Often misdiagnosed, families fight for more PANDAS/PANS awareness

Families fight for PANDAS/PANS awareness

LITTLE ROCK, Ark. (KTHV) - This year, the Arkansas General Assembly passed a resolution, proclaiming the 9th of October as National PANDAS/PANS Awareness Day.

It’s not the type of pandas you might be thinking of; it's much more serious. PANDAS stands for Pediatric Autoimmune Neuropsychiatric Disorder and PANS stands for Pediatric Acute Onset Neuropsychiatric Disorder. Both are often misdiagnosed, yet treatable.

People get the disorder by catching the flu, strep, pneumonia or mycoplasma. Then, seemingly out of nowhere, they experience lasting obsessive compulsive disorders, intense fear, anxiety, and other devastating symptoms. That’s why families gathered at the State Capitol Monday to share their stories and spread awareness.

One of those people was Cathy Puckett. She said that her 19-year-old son, Cameron, woke up one day and was completely different. He was depressed and suicidal.

“He lost the zest for life,” she said.

PANS had infected his system, changing his thinking and personality. Like Cameron, people with PANS are often left with intrusive thoughts, eating disorders, and anxiety. Cameron said it was tough going through life.

“I went day to day not really wanting to do anything and not really wanting to enjoy anything,” said Cameron. “It was tough to live life but not really live it.”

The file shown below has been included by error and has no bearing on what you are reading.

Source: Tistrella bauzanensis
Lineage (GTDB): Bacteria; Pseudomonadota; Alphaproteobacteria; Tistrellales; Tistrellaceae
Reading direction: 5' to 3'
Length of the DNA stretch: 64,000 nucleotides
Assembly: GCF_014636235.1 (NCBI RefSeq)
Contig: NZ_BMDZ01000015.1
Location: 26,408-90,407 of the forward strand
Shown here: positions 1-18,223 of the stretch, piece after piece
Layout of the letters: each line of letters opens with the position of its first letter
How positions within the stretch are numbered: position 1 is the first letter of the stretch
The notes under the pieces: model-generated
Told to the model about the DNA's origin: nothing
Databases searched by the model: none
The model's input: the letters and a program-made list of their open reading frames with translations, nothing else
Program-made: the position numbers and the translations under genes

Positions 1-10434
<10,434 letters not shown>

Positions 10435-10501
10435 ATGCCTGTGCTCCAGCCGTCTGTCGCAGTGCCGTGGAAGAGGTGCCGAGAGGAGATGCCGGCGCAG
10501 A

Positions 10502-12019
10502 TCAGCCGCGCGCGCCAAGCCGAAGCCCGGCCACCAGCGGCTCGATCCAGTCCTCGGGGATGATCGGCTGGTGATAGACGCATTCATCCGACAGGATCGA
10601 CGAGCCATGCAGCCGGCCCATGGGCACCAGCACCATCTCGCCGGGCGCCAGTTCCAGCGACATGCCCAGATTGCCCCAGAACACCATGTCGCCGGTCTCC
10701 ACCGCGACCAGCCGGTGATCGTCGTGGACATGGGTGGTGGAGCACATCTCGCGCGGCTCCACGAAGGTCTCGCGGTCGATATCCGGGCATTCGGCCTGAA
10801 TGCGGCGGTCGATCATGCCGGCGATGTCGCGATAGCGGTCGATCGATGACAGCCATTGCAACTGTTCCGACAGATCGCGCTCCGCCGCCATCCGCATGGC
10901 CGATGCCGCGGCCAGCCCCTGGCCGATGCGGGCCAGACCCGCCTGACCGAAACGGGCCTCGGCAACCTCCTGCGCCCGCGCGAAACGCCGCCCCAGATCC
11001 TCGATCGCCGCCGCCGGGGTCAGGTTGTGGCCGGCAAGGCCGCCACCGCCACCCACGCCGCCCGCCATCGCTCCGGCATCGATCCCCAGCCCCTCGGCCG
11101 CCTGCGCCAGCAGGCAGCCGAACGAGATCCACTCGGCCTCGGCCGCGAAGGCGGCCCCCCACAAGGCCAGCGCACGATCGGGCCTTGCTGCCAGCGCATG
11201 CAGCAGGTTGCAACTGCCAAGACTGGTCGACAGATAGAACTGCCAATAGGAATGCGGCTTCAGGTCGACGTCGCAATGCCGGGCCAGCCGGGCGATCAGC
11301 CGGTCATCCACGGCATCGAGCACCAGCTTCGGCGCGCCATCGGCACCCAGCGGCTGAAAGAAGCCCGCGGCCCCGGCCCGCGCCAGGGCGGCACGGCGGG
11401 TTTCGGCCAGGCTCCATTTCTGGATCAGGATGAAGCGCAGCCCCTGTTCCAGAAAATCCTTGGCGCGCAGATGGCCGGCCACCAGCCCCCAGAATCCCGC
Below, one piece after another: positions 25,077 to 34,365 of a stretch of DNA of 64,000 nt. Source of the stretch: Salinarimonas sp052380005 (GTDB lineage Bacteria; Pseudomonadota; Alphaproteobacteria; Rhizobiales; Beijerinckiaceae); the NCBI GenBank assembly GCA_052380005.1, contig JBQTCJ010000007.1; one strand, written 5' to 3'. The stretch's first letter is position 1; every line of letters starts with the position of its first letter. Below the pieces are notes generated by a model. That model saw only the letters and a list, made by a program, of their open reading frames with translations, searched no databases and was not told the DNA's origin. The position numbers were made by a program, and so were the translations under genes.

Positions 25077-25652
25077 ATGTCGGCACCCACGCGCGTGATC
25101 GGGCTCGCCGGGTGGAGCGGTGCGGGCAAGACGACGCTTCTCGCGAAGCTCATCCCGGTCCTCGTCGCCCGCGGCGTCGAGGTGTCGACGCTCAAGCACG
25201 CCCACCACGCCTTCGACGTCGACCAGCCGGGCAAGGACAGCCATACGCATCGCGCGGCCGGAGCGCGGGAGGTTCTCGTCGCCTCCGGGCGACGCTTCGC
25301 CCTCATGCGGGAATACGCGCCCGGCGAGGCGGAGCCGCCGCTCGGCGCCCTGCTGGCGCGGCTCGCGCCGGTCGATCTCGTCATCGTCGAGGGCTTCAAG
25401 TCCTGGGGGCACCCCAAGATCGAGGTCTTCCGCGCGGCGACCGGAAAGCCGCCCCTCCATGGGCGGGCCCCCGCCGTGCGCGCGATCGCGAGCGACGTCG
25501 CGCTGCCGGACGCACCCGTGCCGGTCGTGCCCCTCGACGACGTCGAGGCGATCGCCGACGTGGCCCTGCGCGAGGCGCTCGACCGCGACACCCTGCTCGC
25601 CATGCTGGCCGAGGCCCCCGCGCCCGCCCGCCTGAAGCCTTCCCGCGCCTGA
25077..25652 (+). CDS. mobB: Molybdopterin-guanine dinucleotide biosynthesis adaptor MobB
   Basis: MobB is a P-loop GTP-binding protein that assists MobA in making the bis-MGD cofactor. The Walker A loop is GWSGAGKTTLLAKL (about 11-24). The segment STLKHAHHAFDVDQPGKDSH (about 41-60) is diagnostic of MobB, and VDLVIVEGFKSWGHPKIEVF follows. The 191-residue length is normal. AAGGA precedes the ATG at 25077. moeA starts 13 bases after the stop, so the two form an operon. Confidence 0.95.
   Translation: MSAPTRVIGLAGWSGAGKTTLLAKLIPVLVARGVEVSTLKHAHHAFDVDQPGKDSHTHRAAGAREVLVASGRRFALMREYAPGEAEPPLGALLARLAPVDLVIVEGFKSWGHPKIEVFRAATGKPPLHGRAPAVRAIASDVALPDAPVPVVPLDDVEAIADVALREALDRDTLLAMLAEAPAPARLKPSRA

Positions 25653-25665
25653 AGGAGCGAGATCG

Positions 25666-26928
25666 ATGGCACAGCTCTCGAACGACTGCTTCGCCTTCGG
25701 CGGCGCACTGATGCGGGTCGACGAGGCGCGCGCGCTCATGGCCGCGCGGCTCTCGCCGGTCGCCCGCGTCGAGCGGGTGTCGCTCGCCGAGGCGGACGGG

After numerous incorrect diagnoses, he was finally diagnosed with PANS. Yet, doctors kept turning him away due to lack of knowledge about the condition and because of his age.

Eventually, one doctor took a chance on Cameron and he received treatments that were effective. For other families, the lack of knowledge about PANDAS/PANS meant years spent fighting the condition with little help or answers.

That includes the family of Max Wallace, a 13-year-old with PANS, who took his own life after a constant battle with the disease. Also, for Marcy Nelson, her daughter went 5 years with no answers before a PANS diagnosis and now options are limited.

“A lot of the smaller scale therapies that you would try quit working or don't work and the brain is just being attacked constantly,” said Nelson.

Although the road ahead is unsure, she said she is not giving up.

“We refuse to give up on her because we know her as a lovely child who is very intelligent and can still live a good life even if she’ll always deal with this the rest of her life,” said Nelson.

Nelson started a Facebook group for people with PANDAS/PANS and you can find that by clicking here.

For more information about the PANDAS/PANS, click here.

© 2017 KTHV-TV


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